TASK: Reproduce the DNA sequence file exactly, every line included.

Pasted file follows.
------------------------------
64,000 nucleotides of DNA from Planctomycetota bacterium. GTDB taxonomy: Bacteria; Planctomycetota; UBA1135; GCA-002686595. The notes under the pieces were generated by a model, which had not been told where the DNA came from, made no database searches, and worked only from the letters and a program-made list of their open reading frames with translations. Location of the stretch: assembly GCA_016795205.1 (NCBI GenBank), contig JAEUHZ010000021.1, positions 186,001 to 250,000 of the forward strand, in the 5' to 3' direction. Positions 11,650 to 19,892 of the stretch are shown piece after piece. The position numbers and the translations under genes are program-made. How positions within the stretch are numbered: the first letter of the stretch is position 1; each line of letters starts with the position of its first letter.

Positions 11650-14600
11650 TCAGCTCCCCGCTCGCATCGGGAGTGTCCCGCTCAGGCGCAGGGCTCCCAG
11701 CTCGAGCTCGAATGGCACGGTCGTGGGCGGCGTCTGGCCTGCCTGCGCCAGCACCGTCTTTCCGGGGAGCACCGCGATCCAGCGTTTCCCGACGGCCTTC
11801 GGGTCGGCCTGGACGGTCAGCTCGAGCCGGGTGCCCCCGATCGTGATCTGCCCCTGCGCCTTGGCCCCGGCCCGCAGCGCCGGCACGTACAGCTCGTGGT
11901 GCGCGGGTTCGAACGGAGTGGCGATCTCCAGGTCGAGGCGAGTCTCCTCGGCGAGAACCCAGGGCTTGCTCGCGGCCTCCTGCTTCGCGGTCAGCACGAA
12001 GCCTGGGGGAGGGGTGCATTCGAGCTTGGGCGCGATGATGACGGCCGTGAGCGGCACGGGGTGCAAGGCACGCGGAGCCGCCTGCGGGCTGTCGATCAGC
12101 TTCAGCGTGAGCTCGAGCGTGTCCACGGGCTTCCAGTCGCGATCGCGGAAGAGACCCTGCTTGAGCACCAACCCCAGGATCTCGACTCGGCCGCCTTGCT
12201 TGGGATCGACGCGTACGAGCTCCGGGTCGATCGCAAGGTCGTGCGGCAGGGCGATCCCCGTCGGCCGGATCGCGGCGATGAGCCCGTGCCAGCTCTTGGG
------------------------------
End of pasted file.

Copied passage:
64,000 nucleotides of DNA from Planctomycetota bacterium. GTDB taxonomy: Bacteria; Planctomycetota; UBA1135; GCA-002686595. The notes under the pieces were generated by a model, which had not been told where the DNA came from, made no database searches, and worked only from the letters and a program-made list of their open reading frames with translations. Location of the stretch: assembly GCA_016795205.1 (NCBI GenBank), contig JAEUHZ010000021.1, positions 186,001 to 250,000 of the forward strand, in the 5' to 3' direction. Positions 11,650 to 19,892 of the stretch are shown piece after piece. The position numbers and the translations under genes are program-made. How positions within the stretch are numbered: the first letter of the stretch is position 1; each line of letters starts with the position of its first letter.

Positions 11650-14600
11650 TCAGCTCCCCGCTCGCATCGGGAGTGTCCCGCTCAGGCGCAGGGCTCCCAG
11701 CTCGAGCTCGAATGGCACGGTCGTGGGCGGCGTCTGGCCTGCCTGCGCCAGCACCGTCTTTCCGGGGAGCACCGCGATCCAGCGTTTCCCGACGGCCTTC
11801 GGGTCGGCCTGGACGGTCAGCTCGAGCCGGGTGCCCCCGATCGTGATCTGCCCCTGCGCCTTGGCCCCGGCCCGCAGCGCCGGCACGTACAGCTCGTGGT
11901 GCGCGGGTTCGAACGGAGTGGCGATCTCCAGGTCGAGGCGAGTCTCCTCGGCGAGAACCCAGGGCTTGCTCGCGGCCTCCTGCTTCGCGGTCAGCACGAA
12001 GCCTGGGGGAGGGGTGCATTCGAGCTTGGGCGCGATGATGACGGCCGTGAGCGGCACGGGGTGCAAGGCACGCGGAGCCGCCTGCGGGCTGTCGATCAGC
12101 TTCAGCGTGAGCTCGAGCGTGTCCACGGGCTTCCAGTCGCGATCGCGGAAGAGACCCTGCTTGAGCACCAACCCCAGGATCTCGACTCGGCCGCCTTGCT
12201 TGGGATCGACGCGTACGAGCTCCGGGTCGATCGCAAGGTCGTGCGGCAGGGCGATCCCCGTCGGCCGGATCGCGGCGATGAGCCCGTGCCAGCTCTTGGG